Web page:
Oberweis offers a trio of low-PEG stocks he’s high on, including freight container leasing firm CAI International.
Newsletter guru Jim Oberweis says that investors can make some nice profits by following the Fed.
“Government policies shape markets, turn winners into losers and, unfortunately, can distort the invisible hand of the market,” Oberweis writes in his latest Forbes column. ”Only a fool would ignore the moves of Uncle Sam, particularly with government spending higher than ever.”
Oberweis says that several companies are “exploding” because of Ben Bernanke and the Federal Reserve’s easy money policies, which he says don’t appear to be ending anytime soon. And, though he warns that a “day of reckoning seems almost certain” because of the easy money policies, there are companies whose solid products will allow them to remain strong even when that far-off day comes, he says. He looks at four such picks, including online real estate marketplace company Zillow.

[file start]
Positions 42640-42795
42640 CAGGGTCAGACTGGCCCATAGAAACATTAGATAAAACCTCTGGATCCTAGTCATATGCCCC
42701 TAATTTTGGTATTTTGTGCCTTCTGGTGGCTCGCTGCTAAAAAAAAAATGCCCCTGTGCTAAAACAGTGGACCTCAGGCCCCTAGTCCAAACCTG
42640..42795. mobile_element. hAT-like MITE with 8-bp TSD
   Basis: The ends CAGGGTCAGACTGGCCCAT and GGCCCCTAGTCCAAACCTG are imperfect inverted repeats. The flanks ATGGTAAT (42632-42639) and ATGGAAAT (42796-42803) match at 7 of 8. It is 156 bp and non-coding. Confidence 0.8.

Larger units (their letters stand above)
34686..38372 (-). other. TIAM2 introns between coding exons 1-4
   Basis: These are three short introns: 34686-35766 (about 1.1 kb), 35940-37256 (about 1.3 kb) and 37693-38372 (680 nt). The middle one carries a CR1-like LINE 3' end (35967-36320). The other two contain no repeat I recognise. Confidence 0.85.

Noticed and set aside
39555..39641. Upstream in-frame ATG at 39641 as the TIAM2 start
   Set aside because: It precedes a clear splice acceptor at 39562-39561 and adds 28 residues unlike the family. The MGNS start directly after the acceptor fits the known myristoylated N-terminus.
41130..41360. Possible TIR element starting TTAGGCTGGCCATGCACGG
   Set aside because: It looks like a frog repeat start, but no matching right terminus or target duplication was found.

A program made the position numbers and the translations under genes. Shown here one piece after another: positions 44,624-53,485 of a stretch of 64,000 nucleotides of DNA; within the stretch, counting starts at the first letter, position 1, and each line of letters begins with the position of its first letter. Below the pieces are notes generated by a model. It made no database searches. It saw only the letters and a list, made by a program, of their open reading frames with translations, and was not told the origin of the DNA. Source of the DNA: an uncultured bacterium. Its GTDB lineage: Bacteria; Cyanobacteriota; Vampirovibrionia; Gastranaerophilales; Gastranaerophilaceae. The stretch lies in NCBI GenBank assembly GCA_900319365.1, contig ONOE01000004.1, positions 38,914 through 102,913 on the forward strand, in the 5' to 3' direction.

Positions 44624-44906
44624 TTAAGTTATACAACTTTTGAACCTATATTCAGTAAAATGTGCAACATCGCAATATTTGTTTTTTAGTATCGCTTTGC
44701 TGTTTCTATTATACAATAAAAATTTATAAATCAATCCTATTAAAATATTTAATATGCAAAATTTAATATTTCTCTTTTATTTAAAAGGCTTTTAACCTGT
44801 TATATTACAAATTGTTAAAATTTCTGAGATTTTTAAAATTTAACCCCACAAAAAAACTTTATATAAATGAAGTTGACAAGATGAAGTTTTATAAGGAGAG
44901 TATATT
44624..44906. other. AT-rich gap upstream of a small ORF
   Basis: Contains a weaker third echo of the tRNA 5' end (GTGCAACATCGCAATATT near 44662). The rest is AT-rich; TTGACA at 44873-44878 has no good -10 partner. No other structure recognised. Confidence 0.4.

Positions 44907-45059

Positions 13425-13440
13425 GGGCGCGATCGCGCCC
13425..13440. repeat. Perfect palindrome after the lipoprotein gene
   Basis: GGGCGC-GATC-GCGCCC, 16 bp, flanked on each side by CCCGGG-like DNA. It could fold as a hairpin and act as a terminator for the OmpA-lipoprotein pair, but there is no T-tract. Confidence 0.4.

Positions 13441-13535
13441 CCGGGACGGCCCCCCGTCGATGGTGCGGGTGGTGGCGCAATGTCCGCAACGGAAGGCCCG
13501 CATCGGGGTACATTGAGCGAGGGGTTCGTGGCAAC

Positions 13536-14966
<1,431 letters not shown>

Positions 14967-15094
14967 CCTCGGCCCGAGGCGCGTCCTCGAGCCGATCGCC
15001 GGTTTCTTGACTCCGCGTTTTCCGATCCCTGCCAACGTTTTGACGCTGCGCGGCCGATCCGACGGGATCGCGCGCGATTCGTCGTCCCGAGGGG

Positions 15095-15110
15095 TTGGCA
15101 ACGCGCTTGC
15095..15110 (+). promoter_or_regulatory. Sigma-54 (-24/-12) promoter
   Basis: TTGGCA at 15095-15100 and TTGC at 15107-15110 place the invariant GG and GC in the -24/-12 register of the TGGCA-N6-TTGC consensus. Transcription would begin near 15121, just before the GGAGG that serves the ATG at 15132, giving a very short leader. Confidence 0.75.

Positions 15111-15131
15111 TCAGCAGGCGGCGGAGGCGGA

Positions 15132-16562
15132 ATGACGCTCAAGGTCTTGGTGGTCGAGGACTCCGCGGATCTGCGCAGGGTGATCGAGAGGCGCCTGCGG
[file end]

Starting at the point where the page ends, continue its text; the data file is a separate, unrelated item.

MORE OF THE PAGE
Many investors have been loading up on big, high-dividend stocks lately, but newsletter guru Jim Oberweis says they are making a mistake.
“Although gut instinct may lead you to avoid smaller stocks when uncertainty is high, it’s a mistake,” Oberweis writes in his latest Forbes column. “Rocky times are the best time to buy firms with explosive growth at reasonable valuations.” He says the median forward P/E ratio of small-cap stocks (market caps less than $1 billion) that are growing faster than 30% is 11.6 — a 33% discount to the average P/E since he started tracking it in 2003. Meanwhile, “Large-cap stocks with a 2% dividend yield may look better than bonds, but their returns correlate to U.S. GDP growth,” he says. “That’s not inspiring.”